Parks in Winnipeg – Best 5 Parks to Visit in 2023

Assiniboine Park Winnipeg

Summer is here, and it’s time to hit one of the parks in Winnipeg.

When it comes to seasons, Winnipeg has ’em all. Although Winnipeg’s winter tends to be long and cold, the city enjoys about 6 months of spring and summer.

During the nicer parts of the year Winnipeggers love to hang out in the parks in Winnipeg. We enjoy a nice picnic and barbeque and connect with nature while not travelling too far from home. All in one of the great parks in Winnipeg.

Just a heads up before we get to our list – Winnipeg has many green lungs within it, and you could usually find a nice park just a few minutes away from your home. In this list we’ve comprised the 5 parks that we think are the best in the great city of Winnipeg:

Assiniboine Park

When it comes to Winnipeg parks, Assiniboine Park has it all. The park that was officially opened in 1909 is known by any Winnipegger and is one of the largest in the city. If you take into account the fact that Assiniboine Forest and the Assiniboine Park Zoo are part of it, then it is by far the largest green lung of the city.

The park is confined by Corydon Ave / Roblin Blvd to the south and the Assiniboine River to the north.

The park has vast fields of green grass, which in some you’ll find cricket players in the sunny weekends of spring and summer. Those green fields are also a great picnic location and people from all over the city enjoy it.

The park has some other great attractions such as:

During summer, the Assiniboine Park holds great events, such as the Friday Movie Night.

St. Vital Park

To the west of the large Winnipeg district of St. Vital you’ll find the lovely Winnipeg park of St. Vital. This large, 100 acres park lies on the eastern bank of the vast Red River that flows through Winnipeg, on one of its bends.

This is a prime location for picnics and barbeques. Sometimes you’ll might even catch a wedding ceremony taking place on its green lawn.

The park is also a perfect place for families as it has a nice playground with play structures, 2 beach volley ball courts and a soccer field.

The park also has a large roofed picnic tables area, which is perfect for sheltering you from the sun or even rain.

Kildonan Park

If you live in the northern part of Winnipeg Kildonan Park is probably your go-to park. Even if you’re not from that part of Winnipeg, a trip to Kildonan Park will surely worth your time.

Together with the parks above, Kildonan Park is one of the largest parks of Winnipeg. The park is located in Winnipeg’s suburb Kildonan, at the northern part of town.

It features picnic sites as well as barbeque pits, and you can also find sheltered tables that’ll protect you from sun or rain.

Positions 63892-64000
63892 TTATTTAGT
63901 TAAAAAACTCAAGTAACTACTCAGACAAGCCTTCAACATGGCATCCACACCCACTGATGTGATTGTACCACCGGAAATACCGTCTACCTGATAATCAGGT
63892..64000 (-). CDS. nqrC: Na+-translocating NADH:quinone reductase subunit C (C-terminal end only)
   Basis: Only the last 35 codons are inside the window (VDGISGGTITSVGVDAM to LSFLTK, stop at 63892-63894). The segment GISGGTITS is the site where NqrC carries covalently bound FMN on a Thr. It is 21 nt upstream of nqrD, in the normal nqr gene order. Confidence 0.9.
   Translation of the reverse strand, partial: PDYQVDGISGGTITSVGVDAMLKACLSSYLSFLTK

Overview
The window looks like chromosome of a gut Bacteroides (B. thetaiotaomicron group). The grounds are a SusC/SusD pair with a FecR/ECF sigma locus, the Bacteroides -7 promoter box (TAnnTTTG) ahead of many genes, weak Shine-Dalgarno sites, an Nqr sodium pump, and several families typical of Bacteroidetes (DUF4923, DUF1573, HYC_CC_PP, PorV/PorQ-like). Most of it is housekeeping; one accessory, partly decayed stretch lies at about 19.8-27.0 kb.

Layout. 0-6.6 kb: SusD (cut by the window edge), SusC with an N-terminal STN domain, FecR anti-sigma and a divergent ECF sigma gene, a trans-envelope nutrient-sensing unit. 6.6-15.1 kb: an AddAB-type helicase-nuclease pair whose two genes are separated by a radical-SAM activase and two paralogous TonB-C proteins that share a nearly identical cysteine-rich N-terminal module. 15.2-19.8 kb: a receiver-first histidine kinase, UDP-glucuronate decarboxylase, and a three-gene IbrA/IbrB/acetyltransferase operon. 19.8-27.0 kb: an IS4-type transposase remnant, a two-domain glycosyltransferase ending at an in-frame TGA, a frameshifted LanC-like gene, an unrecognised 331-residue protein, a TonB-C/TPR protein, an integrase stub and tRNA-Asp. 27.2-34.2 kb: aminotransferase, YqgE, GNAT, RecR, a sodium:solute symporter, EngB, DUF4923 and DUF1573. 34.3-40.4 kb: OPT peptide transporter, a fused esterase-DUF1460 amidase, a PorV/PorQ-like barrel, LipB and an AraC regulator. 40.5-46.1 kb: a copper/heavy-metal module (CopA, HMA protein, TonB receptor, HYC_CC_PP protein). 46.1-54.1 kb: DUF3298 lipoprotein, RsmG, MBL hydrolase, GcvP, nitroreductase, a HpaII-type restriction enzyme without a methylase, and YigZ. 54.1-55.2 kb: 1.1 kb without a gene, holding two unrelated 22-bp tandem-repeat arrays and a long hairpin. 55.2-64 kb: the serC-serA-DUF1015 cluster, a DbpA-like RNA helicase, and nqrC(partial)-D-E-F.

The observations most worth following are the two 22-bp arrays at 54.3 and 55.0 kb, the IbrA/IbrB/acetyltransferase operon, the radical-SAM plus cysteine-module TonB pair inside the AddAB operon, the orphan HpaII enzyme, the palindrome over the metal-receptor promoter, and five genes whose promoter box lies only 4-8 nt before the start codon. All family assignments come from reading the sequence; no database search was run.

The park is also kids friendly as it stores some nice attractions for them. The park has a witch’s hut which is designed to illustrate the fairytale Hansel and Gretel by Brothers Grimm. It features terracotta panels which depicts the fairytale’s scenes.

Another wintertime attraction for kids is the toboggan slide (the park has 2) and a skating pond.

Kings Park

Not too far from the University of Manitoba, on the eastern part of Winnipeg’s neighborhood of Fort Richmond, you’ll find Kings Park. The Park lies on the western bank of The Red River on one of its horseshoe bends.

This lovely park has vast green fields and sport courts as it has 2 baseball diamonds and a soccer pitch.

Other facilities and attractions you’ll find there are the Chinese Pagoda, a labyrinth, a nice small lake and an Off-Leash Dog Area.

Due to its proximity to U of M, it is especially favorited by students who live nearby.

Trappist Monastery Provincial Heritage Park

Our final pick is the Trappist Monastery Provincial Heritage Park, located at southern most part of Winnipeg. Although some might consider Winnipeg’s perimeter highway to be the border of the city, the monastery which is located to the south of it, is still in Winnipeg.

The focal point of this small, nice park is the Trappist Monastery ruins. The monastery that was built back in 1892 was the home of francophone monks from the Trappist Order. They’ve lived there for almost a century, but due to growth of urban Winnipeg, reaching almost to the monastery itself, the monks vacated it back in 1978 and moved to a quitter place. 5 years later a fire burnt most of the monastery wings leaving it in ruins.

This is somewhat of a different park than the others mentioned above. Although you can find some nice spots for a weekend picnic it is smaller in size and usually less crowded than other parks in the city.

Ready To Explore Winnipeg?

Get the inside scoop on Winnipeg with our newsletter! Sign up for exclusive tips on top dining spots, exciting events, and hidden gems. Stay ahead of the curve with the latest updates and unique local insights, all delivered directly to your inbox. Join now and experience the true spirit of Winnipeg!

Recent Posts